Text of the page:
Local expertise to build, operate nuke plant assured

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Ranier Allan Ronda – The Philippine Star

March 7, 2022 | 12:00am

Department of Science and Technology-Philippine Nuclear Research Institute (DOST-PNRI) director Carlo Arcilla bewailed statements made mostly by politicians who oppose tapping nuclear power to provide clean and value-priced electricity in the country by questioning the presence of technical expertise for the operation and maintenance of a nuclear power plant.

STAR / File

MANILA, Philippines — There are local as well as foreign-based Filipino engineering experts who can be tapped to run nuclear power plants in the Philippines, according to the country’s nuclear science chief.

Department of Science and Technology-Philippine Nuclear Research Institute (DOST-PNRI) director Carlo Arcilla bewailed statements made mostly by politicians who oppose tapping nuclear power to provide clean and value-priced electricity in the country by questioning the presence of technical expertise for the operation and maintenance of a nuclear power plant.

“To me, it is an insult to hear that we can’t run a nuclear power plant,” Arcilla told “The Chiefs” aired on One News in a recent virtual interview.

“Our engineers are fantastic. Our problem is our politicians. They are a disaster,” he added.

An airplane is more complicated than a nuclear power plant, according to the geologist.

“Who operates our planes here? They’re Filipino engineers,”  he said.

Arcilla noted that a South Korean firm tapped by the United Arab Emirates to build three brand-new nuclear power plants employed many Filipino engineers in the project.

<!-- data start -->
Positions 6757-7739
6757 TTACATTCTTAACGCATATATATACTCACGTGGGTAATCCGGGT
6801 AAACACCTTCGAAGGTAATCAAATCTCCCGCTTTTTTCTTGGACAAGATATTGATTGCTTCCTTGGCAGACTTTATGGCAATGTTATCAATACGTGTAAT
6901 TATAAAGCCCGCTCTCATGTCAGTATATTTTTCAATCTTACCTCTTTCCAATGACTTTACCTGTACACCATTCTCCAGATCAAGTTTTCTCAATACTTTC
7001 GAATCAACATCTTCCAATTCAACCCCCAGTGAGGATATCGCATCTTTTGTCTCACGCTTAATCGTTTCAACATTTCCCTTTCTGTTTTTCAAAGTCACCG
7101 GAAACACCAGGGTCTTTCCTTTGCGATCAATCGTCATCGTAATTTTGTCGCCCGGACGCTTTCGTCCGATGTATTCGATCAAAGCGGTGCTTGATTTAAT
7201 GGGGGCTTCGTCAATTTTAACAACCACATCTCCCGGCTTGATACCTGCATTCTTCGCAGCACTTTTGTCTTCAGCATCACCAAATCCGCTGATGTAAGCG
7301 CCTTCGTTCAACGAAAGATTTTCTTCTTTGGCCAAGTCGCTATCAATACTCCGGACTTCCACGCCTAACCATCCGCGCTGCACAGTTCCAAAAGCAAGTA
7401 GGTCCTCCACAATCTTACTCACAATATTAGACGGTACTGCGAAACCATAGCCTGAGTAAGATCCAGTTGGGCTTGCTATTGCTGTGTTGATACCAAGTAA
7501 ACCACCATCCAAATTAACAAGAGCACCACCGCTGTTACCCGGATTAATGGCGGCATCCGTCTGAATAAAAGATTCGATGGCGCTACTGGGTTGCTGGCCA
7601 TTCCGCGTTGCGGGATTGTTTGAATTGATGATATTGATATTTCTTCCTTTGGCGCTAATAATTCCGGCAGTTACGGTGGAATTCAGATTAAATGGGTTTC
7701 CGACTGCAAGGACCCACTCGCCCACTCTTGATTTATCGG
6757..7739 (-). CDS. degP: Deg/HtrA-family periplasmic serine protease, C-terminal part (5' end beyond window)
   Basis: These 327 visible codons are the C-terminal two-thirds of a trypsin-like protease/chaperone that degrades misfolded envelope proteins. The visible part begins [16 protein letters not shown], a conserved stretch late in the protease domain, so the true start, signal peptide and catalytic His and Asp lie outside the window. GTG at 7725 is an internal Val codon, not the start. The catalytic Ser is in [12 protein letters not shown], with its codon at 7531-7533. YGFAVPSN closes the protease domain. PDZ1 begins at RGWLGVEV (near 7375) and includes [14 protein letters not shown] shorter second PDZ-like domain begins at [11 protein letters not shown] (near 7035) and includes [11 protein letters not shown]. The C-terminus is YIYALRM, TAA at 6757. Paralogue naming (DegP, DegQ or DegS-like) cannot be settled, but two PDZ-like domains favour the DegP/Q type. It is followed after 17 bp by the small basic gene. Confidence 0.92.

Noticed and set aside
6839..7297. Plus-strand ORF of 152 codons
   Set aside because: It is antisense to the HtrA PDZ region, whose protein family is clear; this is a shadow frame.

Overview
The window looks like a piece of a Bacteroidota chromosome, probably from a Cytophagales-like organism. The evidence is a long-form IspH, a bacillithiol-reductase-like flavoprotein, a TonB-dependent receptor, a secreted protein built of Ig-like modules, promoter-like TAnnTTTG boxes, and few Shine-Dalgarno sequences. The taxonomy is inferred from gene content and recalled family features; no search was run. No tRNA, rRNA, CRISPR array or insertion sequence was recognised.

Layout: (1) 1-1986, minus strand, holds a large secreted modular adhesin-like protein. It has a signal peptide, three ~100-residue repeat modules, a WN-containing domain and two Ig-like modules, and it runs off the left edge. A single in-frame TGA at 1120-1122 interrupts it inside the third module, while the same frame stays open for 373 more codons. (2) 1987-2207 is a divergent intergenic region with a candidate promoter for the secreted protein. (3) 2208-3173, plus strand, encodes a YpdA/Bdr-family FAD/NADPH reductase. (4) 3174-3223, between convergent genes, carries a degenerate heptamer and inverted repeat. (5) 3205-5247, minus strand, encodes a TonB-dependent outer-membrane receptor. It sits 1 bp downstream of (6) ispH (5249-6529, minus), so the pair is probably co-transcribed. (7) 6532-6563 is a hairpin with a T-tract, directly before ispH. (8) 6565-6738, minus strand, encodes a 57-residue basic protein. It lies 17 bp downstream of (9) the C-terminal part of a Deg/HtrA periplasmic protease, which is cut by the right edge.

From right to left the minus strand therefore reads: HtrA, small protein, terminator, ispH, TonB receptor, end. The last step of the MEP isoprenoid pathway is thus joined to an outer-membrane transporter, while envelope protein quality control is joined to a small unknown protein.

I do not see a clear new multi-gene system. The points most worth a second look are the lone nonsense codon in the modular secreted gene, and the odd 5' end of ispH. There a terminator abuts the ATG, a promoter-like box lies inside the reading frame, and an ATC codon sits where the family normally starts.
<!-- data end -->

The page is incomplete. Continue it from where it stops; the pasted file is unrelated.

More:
“South Korea built three brand-new nuclear power plants in the UAE, an oil rich country. Many Filipino engineers were involved there,” he said.

Arcilla also expressed deep conviction for the need to tap nuclear power plants in the country, including activating the mothballed Bataan Nuclear Power Plant (BNPP) despite numerous criticisms on perceived – and what he has consistently said were baseless – fears on the risks of operating nuclear power plants.

He said that the BNPP had three “sisters” that were built by the same contractor in the 1980s: one in South Korea, one in Slovenia and one in Brazil.

“They were built around the same time as the BNPP. They have been running for 40 years,” Arcilla said. “These three plants have been operated safely and profitably.”

In six years, South Korea recovered its investment on its first nuclear plant, according to the DOST-PNRI official.

Arcilla said out that South Korea now has 23 nuclear power plants.

“Their power rates are half of ours,” he stressed. “And South Korea, less than 10 years ago, offered to rehabilitate the BNPP at the cost of $1 billion, which is the cost of a coal plant for the same output (620 megawatts).”

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